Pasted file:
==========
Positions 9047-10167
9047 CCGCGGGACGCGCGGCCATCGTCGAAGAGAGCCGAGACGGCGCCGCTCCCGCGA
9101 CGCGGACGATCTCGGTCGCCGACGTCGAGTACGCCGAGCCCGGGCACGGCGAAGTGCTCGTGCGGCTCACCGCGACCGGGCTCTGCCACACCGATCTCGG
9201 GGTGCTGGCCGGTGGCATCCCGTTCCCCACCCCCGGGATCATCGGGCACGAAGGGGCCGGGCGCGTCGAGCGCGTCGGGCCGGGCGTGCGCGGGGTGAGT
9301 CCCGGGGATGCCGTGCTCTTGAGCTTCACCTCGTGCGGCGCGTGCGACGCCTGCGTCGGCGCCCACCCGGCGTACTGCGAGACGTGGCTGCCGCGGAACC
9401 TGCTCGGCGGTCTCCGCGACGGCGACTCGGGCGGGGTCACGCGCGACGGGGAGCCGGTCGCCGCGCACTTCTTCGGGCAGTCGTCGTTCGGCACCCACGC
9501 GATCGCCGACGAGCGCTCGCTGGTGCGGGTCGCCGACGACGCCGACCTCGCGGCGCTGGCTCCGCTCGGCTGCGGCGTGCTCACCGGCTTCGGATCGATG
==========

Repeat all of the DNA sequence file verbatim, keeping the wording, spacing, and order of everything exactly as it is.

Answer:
Positions 9047-10167
9047 CCGCGGGACGCGCGGCCATCGTCGAAGAGAGCCGAGACGGCGCCGCTCCCGCGA
9101 CGCGGACGATCTCGGTCGCCGACGTCGAGTACGCCGAGCCCGGGCACGGCGAAGTGCTCGTGCGGCTCACCGCGACCGGGCTCTGCCACACCGATCTCGG
9201 GGTGCTGGCCGGTGGCATCCCGTTCCCCACCCCCGGGATCATCGGGCACGAAGGGGCCGGGCGCGTCGAGCGCGTCGGGCCGGGCGTGCGCGGGGTGAGT
9301 CCCGGGGATGCCGTGCTCTTGAGCTTCACCTCGTGCGGCGCGTGCGACGCCTGCGTCGGCGCCCACCCGGCGTACTGCGAGACGTGGCTGCCGCGGAACC
9401 TGCTCGGCGGTCTCCGCGACGGCGACTCGGGCGGGGTCACGCGCGACGGGGAGCCGGTCGCCGCGCACTTCTTCGGGCAGTCGTCGTTCGGCACCCACGC
9501 GATCGCCGACGAGCGCTCGCTGGTGCGGGTCGCCGACGACGCCGACCTCGCGGCGCTGGCTCCGCTCGGCTGCGGCGTGCTCACCGGCTTCGGATCGATG